Sanders’ pride will be used against him. Instead of easing off of the socialism claims, he’s going to play into their hands by doubling down on them.

  77. Pch101 says:

    Jukebox –

    The GOP hasn’t yet attacked Sanders with any vigor (in part because he isn’t the presumptive nominee, and in part because they would prefer that he defied the odds and became the nominee).

    Clinton hasn’t run much of a campaign against the GOP because she does not yet know against whom she will be running. In contrast, the GOP has been campaigning against her. So we don’t really know what the messaging will look like or how effective Clinton’s post-primary campaign will be.

    The polling won’t mean much until each side has one nominee left standing. The enthusiasm of a few rah-rah supporters on either side at this stage of the game cannot be expected to reflect the overall electorate, many of whom may have a general leaning but ultimately don’t care all that much.

  78. Tyrell says:

    Hillary has to be careful not to try to out left Bernie, or she will find herself way out in the left field foul section; all alone.
    She needs to stay in theiddle.

  79. Tony W says:

    @Tyrell: Spoken just like an old white guy

  80. jukeboxgrad says:

    gVOR08:

    The GOPs and their radio talkers have been calling Obama a socialist all along

    This is a very good point. The right has been crying wolf with that word, with the result that the word is devalued.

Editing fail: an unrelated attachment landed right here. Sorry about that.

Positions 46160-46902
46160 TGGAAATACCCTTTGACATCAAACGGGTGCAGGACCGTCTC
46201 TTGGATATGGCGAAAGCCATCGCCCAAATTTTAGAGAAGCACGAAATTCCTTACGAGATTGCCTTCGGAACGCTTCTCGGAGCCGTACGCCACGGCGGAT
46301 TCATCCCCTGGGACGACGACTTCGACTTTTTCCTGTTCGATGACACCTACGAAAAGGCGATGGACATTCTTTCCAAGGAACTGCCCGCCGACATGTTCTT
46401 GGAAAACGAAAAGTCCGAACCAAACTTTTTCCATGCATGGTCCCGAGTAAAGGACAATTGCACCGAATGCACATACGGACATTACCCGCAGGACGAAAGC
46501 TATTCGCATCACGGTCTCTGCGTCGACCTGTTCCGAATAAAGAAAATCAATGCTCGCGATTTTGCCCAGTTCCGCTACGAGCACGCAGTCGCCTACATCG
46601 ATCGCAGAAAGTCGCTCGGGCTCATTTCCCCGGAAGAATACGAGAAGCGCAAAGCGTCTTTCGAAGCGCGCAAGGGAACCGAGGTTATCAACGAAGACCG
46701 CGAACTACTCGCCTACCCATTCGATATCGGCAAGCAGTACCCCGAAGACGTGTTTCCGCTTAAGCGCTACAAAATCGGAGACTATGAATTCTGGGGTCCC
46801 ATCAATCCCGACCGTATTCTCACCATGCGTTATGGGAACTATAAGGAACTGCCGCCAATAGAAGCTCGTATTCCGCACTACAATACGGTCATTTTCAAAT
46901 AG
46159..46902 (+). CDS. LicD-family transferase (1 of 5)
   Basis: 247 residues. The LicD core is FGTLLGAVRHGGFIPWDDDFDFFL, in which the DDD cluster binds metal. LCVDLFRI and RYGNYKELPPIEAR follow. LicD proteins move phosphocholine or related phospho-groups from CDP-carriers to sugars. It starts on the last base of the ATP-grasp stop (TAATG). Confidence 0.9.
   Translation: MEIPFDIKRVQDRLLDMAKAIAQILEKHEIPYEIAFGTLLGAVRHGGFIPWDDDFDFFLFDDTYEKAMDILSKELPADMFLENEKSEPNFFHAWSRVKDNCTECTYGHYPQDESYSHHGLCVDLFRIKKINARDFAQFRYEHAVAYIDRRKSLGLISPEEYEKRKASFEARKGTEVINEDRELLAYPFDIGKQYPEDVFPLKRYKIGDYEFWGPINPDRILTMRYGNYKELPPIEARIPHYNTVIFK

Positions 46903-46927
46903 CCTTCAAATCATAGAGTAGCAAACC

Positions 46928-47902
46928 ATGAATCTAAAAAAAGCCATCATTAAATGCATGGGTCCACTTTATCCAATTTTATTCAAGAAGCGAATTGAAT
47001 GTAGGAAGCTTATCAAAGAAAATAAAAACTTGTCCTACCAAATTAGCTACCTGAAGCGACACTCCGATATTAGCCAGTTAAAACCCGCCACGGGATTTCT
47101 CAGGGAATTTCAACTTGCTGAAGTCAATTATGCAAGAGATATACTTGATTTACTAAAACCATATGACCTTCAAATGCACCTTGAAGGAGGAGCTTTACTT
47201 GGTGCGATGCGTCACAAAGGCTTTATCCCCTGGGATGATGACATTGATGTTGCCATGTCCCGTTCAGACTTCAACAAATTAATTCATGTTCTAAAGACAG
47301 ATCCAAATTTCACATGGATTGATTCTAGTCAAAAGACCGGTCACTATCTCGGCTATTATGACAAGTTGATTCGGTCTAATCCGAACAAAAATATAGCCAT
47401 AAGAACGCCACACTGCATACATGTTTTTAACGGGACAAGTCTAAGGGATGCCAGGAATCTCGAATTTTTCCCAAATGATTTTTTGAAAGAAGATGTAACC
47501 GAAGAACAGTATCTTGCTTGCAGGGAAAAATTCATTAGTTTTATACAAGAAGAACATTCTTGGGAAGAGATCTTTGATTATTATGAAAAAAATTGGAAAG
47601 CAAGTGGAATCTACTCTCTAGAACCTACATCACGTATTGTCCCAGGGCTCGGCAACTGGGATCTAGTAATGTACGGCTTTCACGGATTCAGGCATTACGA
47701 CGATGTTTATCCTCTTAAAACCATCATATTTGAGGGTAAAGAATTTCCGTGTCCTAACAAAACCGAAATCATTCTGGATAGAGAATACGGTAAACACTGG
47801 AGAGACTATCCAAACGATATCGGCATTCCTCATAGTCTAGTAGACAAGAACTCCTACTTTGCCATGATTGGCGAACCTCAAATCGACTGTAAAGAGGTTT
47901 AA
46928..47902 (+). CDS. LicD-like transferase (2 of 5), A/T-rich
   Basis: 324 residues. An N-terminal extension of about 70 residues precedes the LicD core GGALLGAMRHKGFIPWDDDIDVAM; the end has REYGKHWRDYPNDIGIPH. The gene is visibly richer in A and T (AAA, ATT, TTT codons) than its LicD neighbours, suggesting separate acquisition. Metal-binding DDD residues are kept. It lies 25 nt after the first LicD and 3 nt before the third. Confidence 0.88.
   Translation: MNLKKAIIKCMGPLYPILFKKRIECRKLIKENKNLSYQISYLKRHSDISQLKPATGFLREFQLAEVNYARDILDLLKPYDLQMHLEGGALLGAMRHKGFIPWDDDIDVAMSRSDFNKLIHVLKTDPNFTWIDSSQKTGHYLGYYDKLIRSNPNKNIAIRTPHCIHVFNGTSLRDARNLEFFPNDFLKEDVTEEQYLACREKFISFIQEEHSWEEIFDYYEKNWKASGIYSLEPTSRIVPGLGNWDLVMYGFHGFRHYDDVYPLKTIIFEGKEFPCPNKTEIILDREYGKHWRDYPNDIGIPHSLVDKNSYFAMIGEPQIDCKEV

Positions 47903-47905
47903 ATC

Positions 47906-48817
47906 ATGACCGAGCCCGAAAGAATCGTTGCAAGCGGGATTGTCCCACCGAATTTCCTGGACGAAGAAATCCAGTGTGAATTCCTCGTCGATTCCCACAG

Pch101:

    The difference between Sanders and Democrats such as Obama is that Sanders has said previously and will continue to claim that he is a socialist. It won’t just be an accusation.

    The label is an abstraction, and it has negative power by itself, when it’s not attached to a person. But once you attach it a person, the person matters more than the label, and you either like that person or you don’t.

    Trump is proving this. He smashes the normal concept of ‘Republican’ and ‘conservative’ in various important ways, but he’s winning because personality and attitude matter more than abstract ideological labels.

    Certain personality traits that make Trump likable are also present with Sanders, and I think this traces back to the fact that they are both New Yorkers, in a deep way. A professor of linguistics has made some brilliant observations about this: